- The amount of wind at your site
- The zoning requirements and covenants in your area
- The economics, payback, and incentives of installing a wind system at your site.
Now, it is time to look at the issues associated with installing the wind system:
- Siting -- or finding the best location -- for your system
- Estimating the system’s annual energy output and choosing the correct size turbine and tower
- Deciding whether to connect the system to the electric grid or not.
Installation and Maintenance
The manufacturer of your wind system, or the dealer where you bought it, should be able to help you install your small wind electric system. You can install the system yourself -- but before attempting the project, ask yourself the following questions:
- Can I pour a proper cement foundation?
- Do I have access to a lift or a way of erecting the tower safely?
- Do I know the difference between alternating current (AC) and direct current (DC) wiring?
- Do I know enough about electricity to safely wire my turbine?
- Do I know how to safely handle and install batteries?
If you answered no to any of the above questions, you should probably choose to have your system installed by a system integrator or installer. Contact the manufacturer for help, or contact your state energy office and local utility for a list of local system installers. You can also check the yellow pages for wind energy system service providers.
A credible installer may provide additional services such as permitting. Find out if the installer is a licensed electrician, and ask for references and check them. You may also want to check with the Better Business Bureau.
With proper installation and maintenance, a small wind electric system should last up to 20 years or longer. Annual maintenance can include:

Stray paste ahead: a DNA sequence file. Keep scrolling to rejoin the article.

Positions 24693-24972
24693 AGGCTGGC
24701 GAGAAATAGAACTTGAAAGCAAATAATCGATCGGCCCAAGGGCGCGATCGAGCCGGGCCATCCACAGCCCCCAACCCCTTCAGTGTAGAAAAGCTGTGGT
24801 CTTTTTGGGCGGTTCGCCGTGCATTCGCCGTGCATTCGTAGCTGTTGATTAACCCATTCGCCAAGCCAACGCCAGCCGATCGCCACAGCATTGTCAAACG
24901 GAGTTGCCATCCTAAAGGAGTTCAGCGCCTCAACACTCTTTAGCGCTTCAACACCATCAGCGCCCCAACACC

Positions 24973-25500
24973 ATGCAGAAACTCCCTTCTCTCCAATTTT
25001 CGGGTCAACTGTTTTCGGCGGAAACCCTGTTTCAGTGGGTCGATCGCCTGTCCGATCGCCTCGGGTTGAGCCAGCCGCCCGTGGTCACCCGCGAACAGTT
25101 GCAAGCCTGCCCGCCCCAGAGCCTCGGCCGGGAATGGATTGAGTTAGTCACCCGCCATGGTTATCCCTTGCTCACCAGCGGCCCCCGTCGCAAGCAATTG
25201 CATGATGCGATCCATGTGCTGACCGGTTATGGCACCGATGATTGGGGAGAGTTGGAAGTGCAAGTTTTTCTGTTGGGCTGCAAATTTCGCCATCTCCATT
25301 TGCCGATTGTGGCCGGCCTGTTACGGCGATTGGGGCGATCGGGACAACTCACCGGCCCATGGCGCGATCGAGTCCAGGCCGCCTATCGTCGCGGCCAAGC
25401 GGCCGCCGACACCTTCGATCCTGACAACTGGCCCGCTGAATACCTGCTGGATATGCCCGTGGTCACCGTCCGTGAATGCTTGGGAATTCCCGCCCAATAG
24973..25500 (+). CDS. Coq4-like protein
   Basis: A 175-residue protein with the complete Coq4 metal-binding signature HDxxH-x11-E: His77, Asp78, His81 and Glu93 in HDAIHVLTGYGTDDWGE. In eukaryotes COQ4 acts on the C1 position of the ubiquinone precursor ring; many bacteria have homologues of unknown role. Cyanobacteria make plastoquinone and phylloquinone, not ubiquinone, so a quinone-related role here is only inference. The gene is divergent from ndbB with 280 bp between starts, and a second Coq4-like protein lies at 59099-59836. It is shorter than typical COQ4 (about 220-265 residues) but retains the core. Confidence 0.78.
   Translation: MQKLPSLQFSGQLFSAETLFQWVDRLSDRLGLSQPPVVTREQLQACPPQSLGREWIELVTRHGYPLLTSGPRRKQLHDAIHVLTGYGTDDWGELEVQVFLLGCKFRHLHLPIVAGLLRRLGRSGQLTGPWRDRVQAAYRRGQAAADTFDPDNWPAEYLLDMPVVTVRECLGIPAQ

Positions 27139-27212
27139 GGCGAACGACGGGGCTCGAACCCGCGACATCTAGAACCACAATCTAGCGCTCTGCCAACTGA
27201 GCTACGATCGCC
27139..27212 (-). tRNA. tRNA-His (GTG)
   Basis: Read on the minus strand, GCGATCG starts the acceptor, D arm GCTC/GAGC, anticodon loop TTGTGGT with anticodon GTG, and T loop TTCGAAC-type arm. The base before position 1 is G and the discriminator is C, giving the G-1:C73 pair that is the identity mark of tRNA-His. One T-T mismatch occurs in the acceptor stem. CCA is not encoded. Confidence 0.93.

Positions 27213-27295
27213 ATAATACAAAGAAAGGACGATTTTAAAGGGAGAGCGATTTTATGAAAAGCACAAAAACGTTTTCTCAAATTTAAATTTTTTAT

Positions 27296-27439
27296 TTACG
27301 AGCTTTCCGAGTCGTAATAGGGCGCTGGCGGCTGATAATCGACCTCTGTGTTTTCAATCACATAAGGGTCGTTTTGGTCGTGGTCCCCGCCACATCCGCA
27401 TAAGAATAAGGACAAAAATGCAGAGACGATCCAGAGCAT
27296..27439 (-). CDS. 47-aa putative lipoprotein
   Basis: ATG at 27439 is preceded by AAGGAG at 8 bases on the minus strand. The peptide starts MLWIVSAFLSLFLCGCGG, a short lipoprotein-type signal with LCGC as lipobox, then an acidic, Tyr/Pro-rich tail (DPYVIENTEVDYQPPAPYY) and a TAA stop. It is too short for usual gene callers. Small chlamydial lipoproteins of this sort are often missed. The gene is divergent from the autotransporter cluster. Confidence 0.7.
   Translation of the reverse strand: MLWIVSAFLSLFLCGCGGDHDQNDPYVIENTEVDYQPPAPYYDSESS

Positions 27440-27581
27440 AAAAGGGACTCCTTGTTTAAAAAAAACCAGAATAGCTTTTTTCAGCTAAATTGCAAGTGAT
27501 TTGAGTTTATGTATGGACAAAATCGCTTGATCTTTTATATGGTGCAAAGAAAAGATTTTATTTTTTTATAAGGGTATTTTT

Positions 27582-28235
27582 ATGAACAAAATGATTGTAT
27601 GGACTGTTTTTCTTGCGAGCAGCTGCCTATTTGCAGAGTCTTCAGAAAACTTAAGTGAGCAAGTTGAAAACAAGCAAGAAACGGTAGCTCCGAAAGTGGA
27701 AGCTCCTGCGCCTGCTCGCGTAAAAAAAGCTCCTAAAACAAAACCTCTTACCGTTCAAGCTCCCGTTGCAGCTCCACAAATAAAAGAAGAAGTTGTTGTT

- Checking and tightening bolts and electrical connections as necessary
- Checking machines for corrosion and the guy wires for proper tension
- Checking for and replace any worn leading edge tape on the turbine blades, if appropriate
- Replacing the turbine blades and/or bearings after 10 years if needed.
If you do not have the expertise to maintain the system, your installer may provide a service and maintenance program.
Siting a Small Electric Wind System
Your system manufacturer or dealer can also help you with finding the best location for your wind system. Some general considerations include:
- Wind Resource Considerations -- If you live in complex terrain, take care in selecting the installation site. If you site your wind turbine on the top of or on the windy side of a hill, for example, you will have more access to prevailing winds than in a gully or on the leeward (sheltered) side of a hill on the same property. You can have varied wind resources within the same property. In addition to measuring or finding out about the annual wind speeds, you need to know about the prevailing directions of the wind at your site. In addition to geological formations, you need to consider existing obstacles, such as trees, houses, and sheds. You also need to plan for future obstructions, such as new buildings or trees that have not reached their full height. Your turbine needs to be sited upwind of any buildings and trees, and it needs to be 30 feet above anything within 300 feet.
- System Considerations -- Be sure to leave enough room to raise and lower the tower for maintenance. If your tower is guyed, you must allow room for the guy wires. Whether the system is stand-alone or grid-connected, you also will need to take the length of the wire run between the turbine and the load (house, batteries, water pumps, etc.) into consideration. A substantial amount of electricity can be lost as a result of the wire resistance—the longer the wire run, the more electricity is lost. Using more or larger wire will also increase your installation cost. Your wire run losses are greater when you have direct current (DC) instead of alternating current (AC). If you have a long wire run, it is advisable to invert DC to AC.
Sizing Small Wind Turbines
Small wind turbines used in residential applications typically range in size from 400 watts to 20 kilowatts, depending on the amount of electricity you want to generate.
A typical home uses approximately 10,932 kilowatt-hours of electricity per year (about 911 kilowatt-hours per month). Depending on the average wind speed in the area, a wind turbine rated in the range of 5–15 kilowatts would be required to make a significant contribution to this demand. A 1.5-kilowatt wind turbine will meet the needs of a home requiring 300 kilowatt-hours per month in a location with a 14 mile-per-hour (6.26 meters-per-second) annual average wind speed.